Tiger charges three clear

Tiger Woods has charged into a three-shot lead after the first 36 holes of the Chevron World Challenge with a 5-under 67.

Tiger Woods has charged into a three-shot lead after the first 36 holes of the Chevron World Challenge with a 5-under 67.

The embattled former World No 1 has not won in two years, but he showed plenty of his old brilliance as he moved clear of the elite 18-man field that included most of America’s current golfing aristocracy.

He was still not the remorseless perfectionist who once bestrode the world of golf like a Colossus and spoiled a magnificent round that included eagles at two of the par fives and five birdies with a rather sloppy double bogey five after finding water at the 15th and another dropped shot at the 17th a a time when his focus seemed to be wavering.

He also missed three putts of no more than three feet, but overall he looked much like a man on the comeback trail as he took command of a tournament he has won four times and in which he has been the runner on the same number of occasions

His half-way total of 136 has opened a three-shot gap between himself and fellow American Matt Kuchar, who also had a 67, and was tied with KJ Choi, who followed his opening 66 with a stuttering 73.

Zach Johnson and Hunter Mahan were tied for fourth on 140 after rounds of 67 and 68 respectively, with Rickie Fowler a further shot back after a 70.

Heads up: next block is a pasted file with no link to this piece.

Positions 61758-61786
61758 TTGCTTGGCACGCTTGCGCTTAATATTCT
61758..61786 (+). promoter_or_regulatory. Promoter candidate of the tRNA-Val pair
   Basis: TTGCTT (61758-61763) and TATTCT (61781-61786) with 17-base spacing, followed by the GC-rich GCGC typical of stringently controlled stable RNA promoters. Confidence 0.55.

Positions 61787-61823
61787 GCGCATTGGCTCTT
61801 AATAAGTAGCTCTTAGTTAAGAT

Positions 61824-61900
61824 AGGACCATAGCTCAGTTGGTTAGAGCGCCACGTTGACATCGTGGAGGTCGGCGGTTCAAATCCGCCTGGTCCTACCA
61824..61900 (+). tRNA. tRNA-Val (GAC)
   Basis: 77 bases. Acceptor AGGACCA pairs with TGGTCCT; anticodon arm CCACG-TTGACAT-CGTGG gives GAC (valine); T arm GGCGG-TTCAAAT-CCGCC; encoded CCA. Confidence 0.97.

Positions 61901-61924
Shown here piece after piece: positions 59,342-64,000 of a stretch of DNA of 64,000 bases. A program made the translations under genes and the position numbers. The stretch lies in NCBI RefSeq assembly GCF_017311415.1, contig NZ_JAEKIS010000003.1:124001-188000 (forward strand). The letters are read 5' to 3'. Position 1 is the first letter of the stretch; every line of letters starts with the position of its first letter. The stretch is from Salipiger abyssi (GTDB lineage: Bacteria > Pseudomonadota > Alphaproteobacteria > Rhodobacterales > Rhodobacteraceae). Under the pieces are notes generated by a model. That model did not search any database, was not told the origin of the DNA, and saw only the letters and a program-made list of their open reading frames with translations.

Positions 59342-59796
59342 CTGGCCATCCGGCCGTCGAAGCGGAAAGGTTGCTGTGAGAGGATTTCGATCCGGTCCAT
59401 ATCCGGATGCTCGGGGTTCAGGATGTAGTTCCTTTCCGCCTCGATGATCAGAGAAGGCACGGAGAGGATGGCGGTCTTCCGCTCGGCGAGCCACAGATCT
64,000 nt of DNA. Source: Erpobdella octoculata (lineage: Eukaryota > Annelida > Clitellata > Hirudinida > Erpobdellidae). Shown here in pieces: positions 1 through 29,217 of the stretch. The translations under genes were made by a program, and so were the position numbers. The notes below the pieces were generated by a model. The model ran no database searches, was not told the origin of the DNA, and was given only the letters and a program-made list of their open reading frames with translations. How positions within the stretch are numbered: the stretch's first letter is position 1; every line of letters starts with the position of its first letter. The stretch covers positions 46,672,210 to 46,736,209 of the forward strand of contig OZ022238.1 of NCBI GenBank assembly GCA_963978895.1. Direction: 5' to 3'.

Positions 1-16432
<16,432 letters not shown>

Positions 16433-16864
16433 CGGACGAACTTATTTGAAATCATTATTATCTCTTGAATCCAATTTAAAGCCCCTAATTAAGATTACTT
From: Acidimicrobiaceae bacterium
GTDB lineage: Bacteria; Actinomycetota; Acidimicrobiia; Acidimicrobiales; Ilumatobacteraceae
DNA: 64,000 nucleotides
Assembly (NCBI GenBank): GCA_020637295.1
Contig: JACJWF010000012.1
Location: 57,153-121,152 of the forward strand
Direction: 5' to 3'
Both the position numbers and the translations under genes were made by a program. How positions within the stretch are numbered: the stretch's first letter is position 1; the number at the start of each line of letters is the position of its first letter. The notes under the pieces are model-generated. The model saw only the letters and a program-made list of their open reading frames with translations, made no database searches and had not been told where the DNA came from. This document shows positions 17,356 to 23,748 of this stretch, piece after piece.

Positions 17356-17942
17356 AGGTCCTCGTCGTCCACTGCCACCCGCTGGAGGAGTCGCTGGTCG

Woods produced some vintage golf in his round, picking up three shots in a sparkling opening three holes thanks to an eagle three at the second and a birdie at the short third.

He had been three behind playing partner Choi at the start of the day but it was soon apparent that he was going to take control.

A dropped shot at the sixth slowed his charge, but he more than made up for it two holes later, when, for the second time in his round, he made an eagle at the long 11th and following that with back-to-back birdies.

That put Woods seven under for his round, but he could not sustain his heroics over the closing holes, going double-bogey, birdie, bogey from the 15th to the 17th before closing with a par.

“That was probably the highest score I could have shot today,” Woods told the media after taking the 36-hole lead for a second successive year in a tournament he hosts.

“I hit the ball really well, hit one bad shot today and almost made birdie on that hole if I could have made a decent putt.”

“I hit a few bad putts today, but overall I really hit the ball well all day, I didn’t really miss a shot,” the 14-times major winner insisted.

For his second tournament in row, Woods holds the lead going into the last two rounds, having led the Australian Open by a shot after 36 holes, but its not enough. He wants better.

“I want the lead after the four days,” he said with a smile. “Two days is nice, but four days is even better. I know I’m playing better, and it’s nice to see my position on the leaderboard kind of equating to that.”

Choi, who did not have one of his better days on a less windy day than Thursday’s first at the Sherwood Country Club in California, had high praise for Woods.

“To put it simply, today he played like an artist,” Choi said through an interpreter.
“He really played well. It’s pretty clear that he’s really recovered and is back in his old form again. He missed a few putts, but it was really good to see him play well.”

136 Tiger Woods 69 67
139 K J Choi (Kor) 66 73, Matt Kuchar 72 67
140 Hunter Mahan 72 68, Zach Johnson 73 67
141 Rickie Fowler 71 70
142 Jason Day (Aus) 74 68
143 Gary Woodland 73 70
145 Steve Stricker 69 76, Jim Furyk 71 74, Bubba Watson 75 70